I thought it meant that Henry would live. I thought it meant that he — a steadfast atheist — would become a believer in God because of the miracle of his miracle recovery. I thought that it was a sign.
It was, of course. But not the sign that I was looking for. And even as I felt a surge of hope, the critic denied it. What I was hoping for did not happen to women like me.
I wasn’t a ‘good’ woman. I was ‘nice’ but that’s different. I was a stealthy doormat with an impressive repertoire of hiding in cupboards and running away when threatened and seething with resentment underneath.  I was also a bit of a trollop until I met Henry. Not a very successful trollop, to be honest; more of a would-be trollop really but there had been a fair amount of the floozy present. And now, after the feast, came the reckoning.

Henry Barley

Henry married me because of a hedgehog. I married him because of Steve Winwood.
I had long been cunning in my resistance to marriage, while believing all along that I wanted it.  With middle-class angst, too much puppy fat and enough training in not showing off to make me dull as ditchwater, I believed no one worth having would want me. I didn’t realise that my strategy of falling in love only with those who were unavailable was also an effective defence. I can’t say the men I languished over were commitment-phobes; most of them were seriously committed — committed that is to steam engines, amateur dramatics, their own reflection or their wife.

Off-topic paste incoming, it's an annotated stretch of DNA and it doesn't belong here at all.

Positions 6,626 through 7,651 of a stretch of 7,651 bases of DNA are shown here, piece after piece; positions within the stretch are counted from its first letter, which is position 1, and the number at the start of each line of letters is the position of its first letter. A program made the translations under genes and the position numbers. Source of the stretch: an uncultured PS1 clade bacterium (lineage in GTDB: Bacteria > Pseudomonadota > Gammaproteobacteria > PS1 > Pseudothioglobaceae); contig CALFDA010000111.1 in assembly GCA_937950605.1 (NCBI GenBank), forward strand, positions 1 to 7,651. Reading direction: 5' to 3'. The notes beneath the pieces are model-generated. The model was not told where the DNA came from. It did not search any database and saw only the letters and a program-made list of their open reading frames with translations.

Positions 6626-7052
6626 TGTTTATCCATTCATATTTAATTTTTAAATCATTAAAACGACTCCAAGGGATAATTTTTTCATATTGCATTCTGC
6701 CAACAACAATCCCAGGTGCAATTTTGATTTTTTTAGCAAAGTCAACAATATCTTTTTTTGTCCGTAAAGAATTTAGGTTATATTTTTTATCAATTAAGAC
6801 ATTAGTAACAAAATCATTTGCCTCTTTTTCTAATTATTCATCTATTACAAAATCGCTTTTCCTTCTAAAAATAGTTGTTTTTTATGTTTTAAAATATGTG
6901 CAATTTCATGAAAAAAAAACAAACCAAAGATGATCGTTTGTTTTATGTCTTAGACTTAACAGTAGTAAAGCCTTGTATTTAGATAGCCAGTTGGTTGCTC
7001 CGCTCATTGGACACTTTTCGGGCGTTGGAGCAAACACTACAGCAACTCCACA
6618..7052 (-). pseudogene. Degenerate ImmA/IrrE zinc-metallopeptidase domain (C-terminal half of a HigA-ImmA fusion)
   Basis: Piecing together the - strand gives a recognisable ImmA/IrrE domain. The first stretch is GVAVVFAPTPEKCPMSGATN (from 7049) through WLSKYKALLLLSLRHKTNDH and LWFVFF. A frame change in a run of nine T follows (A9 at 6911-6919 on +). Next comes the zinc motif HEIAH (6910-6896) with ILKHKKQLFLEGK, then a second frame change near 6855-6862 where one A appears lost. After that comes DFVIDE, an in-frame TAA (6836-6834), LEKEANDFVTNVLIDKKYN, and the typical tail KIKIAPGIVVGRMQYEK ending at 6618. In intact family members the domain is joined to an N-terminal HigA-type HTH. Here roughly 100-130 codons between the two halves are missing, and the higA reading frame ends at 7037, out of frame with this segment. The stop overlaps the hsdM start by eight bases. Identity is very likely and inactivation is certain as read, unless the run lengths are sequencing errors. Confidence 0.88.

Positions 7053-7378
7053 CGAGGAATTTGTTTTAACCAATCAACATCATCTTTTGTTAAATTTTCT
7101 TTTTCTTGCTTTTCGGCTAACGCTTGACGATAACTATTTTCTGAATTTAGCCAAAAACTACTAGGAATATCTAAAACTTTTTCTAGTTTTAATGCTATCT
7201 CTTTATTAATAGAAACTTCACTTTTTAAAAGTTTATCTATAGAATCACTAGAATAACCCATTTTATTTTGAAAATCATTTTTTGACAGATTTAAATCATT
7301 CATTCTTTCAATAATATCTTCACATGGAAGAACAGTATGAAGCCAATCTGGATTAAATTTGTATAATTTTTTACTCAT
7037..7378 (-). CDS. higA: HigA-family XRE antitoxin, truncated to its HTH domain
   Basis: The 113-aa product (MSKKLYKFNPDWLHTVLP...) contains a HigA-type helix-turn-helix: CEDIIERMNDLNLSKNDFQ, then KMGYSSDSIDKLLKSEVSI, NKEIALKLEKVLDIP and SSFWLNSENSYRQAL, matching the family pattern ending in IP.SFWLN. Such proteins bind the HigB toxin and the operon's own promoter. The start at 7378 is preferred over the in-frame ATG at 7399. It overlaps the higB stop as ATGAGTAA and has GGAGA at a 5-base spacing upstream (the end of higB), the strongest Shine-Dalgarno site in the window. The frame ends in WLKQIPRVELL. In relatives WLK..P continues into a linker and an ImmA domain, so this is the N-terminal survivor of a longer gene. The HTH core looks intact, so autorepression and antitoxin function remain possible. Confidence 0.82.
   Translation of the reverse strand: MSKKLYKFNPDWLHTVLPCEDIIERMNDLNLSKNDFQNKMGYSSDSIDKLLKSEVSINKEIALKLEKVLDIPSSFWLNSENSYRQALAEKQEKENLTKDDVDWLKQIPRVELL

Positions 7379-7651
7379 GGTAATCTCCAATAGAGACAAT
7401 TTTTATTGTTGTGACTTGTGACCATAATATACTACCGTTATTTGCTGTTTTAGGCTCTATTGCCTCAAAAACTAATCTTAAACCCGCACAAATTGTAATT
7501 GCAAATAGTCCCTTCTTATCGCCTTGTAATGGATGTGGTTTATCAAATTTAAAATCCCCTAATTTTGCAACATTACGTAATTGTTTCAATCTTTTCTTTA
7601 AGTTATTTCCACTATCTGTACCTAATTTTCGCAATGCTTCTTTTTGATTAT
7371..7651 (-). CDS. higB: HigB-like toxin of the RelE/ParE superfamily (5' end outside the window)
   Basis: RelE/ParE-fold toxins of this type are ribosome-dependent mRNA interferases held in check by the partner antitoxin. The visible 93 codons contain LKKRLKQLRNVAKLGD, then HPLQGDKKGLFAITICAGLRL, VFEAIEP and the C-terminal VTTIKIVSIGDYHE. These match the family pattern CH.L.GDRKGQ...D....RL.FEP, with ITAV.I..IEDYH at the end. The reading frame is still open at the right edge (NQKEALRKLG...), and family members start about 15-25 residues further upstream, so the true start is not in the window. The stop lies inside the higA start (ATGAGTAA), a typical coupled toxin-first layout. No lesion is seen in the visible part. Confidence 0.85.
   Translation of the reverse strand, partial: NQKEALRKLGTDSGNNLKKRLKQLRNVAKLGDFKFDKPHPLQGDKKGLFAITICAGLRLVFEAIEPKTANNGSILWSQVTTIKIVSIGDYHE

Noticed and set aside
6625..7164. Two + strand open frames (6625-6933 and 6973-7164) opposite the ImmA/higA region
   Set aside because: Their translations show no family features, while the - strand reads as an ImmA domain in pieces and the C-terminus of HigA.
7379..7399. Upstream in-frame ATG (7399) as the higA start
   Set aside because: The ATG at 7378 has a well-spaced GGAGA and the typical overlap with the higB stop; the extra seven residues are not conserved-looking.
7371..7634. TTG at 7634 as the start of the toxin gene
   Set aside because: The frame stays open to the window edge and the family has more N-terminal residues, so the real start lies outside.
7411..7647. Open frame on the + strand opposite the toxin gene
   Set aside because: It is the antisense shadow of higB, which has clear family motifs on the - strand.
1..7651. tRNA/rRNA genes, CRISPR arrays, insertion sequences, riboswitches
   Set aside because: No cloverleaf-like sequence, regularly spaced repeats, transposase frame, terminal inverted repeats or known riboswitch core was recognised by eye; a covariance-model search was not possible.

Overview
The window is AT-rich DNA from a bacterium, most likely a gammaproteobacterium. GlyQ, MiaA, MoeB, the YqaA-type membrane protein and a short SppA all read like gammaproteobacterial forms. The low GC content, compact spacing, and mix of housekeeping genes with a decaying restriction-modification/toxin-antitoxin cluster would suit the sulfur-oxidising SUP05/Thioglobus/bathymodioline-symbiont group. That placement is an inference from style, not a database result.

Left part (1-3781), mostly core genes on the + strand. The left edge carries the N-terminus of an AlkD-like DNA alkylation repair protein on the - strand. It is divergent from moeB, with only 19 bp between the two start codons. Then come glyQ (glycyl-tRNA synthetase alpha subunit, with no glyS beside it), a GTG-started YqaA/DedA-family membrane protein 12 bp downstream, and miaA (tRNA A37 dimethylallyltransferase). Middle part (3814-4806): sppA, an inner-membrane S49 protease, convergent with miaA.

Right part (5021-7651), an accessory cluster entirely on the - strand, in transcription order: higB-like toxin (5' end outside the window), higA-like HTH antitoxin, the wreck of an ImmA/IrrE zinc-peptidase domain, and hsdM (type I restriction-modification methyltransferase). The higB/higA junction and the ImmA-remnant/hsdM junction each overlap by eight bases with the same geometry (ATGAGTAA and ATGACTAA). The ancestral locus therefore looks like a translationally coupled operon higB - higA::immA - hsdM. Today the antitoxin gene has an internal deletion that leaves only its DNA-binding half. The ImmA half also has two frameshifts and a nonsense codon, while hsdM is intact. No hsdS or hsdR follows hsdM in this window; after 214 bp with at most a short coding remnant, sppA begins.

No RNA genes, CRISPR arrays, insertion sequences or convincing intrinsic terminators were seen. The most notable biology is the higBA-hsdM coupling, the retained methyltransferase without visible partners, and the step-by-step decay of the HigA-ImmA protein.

And yet, one day, at the age of 32, I found myself in the far reaches of China, being proposed to by an ordinary, unassuming, perfectly pleasant grey-haired man, nine years my senior, whom I’d met just seven days before. He had never even kissed me and I’d not looked at him twice (apart from asking him to lend me the money to buy a hedgehog).
We were in the far north east of China to make a documentary and he had just been out late that night to record something known as ‘wild track’ – ambient sound for editing into a documentary.
I heard him come in at about 9pm and took him a mug of cocoa — because I was nice, that’s all. I’d have done it for any of the crew. It was sub-zero outside; there was no heating in the motel and I’d travelled in China for long enough in the 1980s to know that sachets of hot chocolate were a survival aid, not a luxury. You could activate them with the constantly-present thermos of hot water left in every room for the ubiquitous tea.
Politely, I knocked on his door and waited.
He opened it, looked understandably surprised; accepted the metal mug and asked me in.
I went, diffidently. He asked me some questions about myself and indicated that I should sit down so I perched politely on the end of the single bed.
He said ‘thank you for the cocoa.’ And then said something weird that I didn’t catch about the rest of his life.
I said, ‘What?’
‘I’m asking you to marry me,’ he said.